Katie Lambert: Right, and their shining beginning is when they capture Nanjing in March of 1853, which they renamed Tianjing, their Heavenly Capital. So this is pretty crazy. This rebellion starts off as a bunch of raggedy poor peasants and ends up being more than a million disciplined religious fanatic soldiers.

Sarah Dowdy: And their style is just to pick people up as they go along and, you know, why are people so into it? What did they have to offer? What are they all about?

Katie Lambert: Well their beliefs were a mix of Christianity and the Classical Chinese religion, and the Taipings were more of the Old Testament type.

Sarah Dowdy: The wrathful God.

Katie Lambert: Right. Beware thy wrathful God. And, you know, someone who required obedience and in general had a bit of a temper if you're up on your Old Testament stories.

Sarah Dowdy: They were pretty puritanical, actually.

Katie Lambert: Yeah, they were anti-prostitution, foot binding, slavery, opium smoking, adultery, gambling, tobacco, arranged marriage, idol worship and alcohol. So they really weren't kidding around.

Sarah Dowdy: But on the more progressive front, they deemed men and women equal and they wanted to simplify the Chinese language and they believed that all property would be held in common, which that's a little foreboding for what's to come later in China, it's an interesting predecessor here. And that they believed in the equal distribution of land.

Katie Lambert: Right, a primitive communism.

Sarah Dowdy: Primitive sort of communism. And they also, again, were anti-Manchu. Wanted to get rid of the entire Imperial System! And wanted a restoration to the old ways in some respects! So we should probably talk a little bit about the Manchu's.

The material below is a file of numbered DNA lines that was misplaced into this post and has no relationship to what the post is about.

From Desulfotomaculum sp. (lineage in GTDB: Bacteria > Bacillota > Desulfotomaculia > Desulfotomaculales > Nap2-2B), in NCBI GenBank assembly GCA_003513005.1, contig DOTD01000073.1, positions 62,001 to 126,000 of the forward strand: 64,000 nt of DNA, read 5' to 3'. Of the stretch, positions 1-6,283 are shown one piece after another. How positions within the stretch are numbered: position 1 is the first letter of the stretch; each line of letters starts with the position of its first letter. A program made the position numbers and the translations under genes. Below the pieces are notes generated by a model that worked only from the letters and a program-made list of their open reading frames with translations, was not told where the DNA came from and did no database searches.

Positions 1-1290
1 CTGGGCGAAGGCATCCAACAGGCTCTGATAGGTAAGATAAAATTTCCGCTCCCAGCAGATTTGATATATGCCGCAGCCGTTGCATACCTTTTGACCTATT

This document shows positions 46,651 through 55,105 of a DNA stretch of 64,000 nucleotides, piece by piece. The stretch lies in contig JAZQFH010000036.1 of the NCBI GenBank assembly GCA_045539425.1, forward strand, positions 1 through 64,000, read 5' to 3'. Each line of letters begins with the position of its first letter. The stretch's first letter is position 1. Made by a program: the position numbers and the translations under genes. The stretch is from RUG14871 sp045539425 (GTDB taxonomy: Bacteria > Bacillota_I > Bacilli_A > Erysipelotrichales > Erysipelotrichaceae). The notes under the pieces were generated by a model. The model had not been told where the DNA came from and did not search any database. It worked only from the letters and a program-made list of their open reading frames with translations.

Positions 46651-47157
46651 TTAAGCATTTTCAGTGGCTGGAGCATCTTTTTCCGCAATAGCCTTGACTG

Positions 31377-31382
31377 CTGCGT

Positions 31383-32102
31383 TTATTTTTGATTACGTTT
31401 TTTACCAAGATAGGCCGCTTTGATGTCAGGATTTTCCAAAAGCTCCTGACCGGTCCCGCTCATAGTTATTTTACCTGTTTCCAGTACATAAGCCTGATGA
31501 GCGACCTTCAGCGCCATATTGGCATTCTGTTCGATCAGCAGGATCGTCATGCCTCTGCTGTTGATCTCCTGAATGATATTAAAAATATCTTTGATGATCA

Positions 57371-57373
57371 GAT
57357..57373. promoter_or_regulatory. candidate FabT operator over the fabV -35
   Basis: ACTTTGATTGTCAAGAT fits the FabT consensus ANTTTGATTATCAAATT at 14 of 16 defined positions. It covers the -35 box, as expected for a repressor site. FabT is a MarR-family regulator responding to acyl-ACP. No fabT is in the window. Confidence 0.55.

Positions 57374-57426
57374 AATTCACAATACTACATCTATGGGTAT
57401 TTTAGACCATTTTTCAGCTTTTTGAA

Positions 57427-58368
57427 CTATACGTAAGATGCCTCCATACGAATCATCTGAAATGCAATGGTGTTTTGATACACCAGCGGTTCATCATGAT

Katie Lambert: Yeah, the Manchu's - the Manchu Emperors had been in power for centuries with the Ching Dynasty. And the Chings had overturned the Mings, who were sort of regarded as the classic Chinese dynasty. But the Manchu's lasted so long because they maintained control over all aspects of the bureaucracy. They put Manchu's in all the key positions. And we should say too, the Manchu's are a minority in China.

Sarah Dowdy: Right.

Katie Lambert: So a lot of the Chinese are seeing them as foreign emperors almost. But I think the bureaucratic aspect is interesting here, considering that Hong couldn't become a bureaucrat, he couldn't pass his examination, and he ends up this enemy of the Manchu's. But by the 1950s the formerly impressive of the Manchu's and strong emperors have weakened and they have lost the Opium War, which, you know, they're held responsible for caving in to the West. But as we learned in our earlier podcast, there wasn't much that could be done about that.

Sarah Dowdy: No, but the Chinese were, again, very unhappy that the Treaty of Nanjing had been signed and felt that the Ching Dynasty had given in.

Katie Lambert: So there was plenty of opportunity for secret societies in the 1850s, not just these guys.

Sarah Dowdy: When the rebellion had swept some of them up with the Taipings if they were even remotely anti-Ching, the Nien Rebellion was also going on from around 1851 or 1853 to 1868. So the Ching Dynasty is fighting more than one rebellion at the same time, and there are also famines, droughts and floods going on.

Katie Lambert: The people are suffering and not very happy.

Sarah Dowdy: There's thought that perhaps the Ching Dynasty wasn't doing as much as they could to help the people, so of course there's going to be some sort of reaction to what's going on. And if things are bad, it must be the fault of the current rulers, the barbarian foreigner Manchu's.

Katie Lambert: So now that we've got some context, let's go back to the actual rebellion. The Taipings tried to capture Beijing, but failed. They had lots of victories in the Yangtze River Valley, but that capture of Nanjing was the only big city they ever managed to get. And this is why some people think they ended up not lasting. So there are some internal cracks as well. Yang Chu Ching, the Taiping Minister of State, has been trying to take over some of Hong's power. It doesn't go over well, and Yang and his followers, several thousand, are all killed by Hong. And he's not the only one killed. Even the person who killed Yang is killed by Hong. So we're already starting -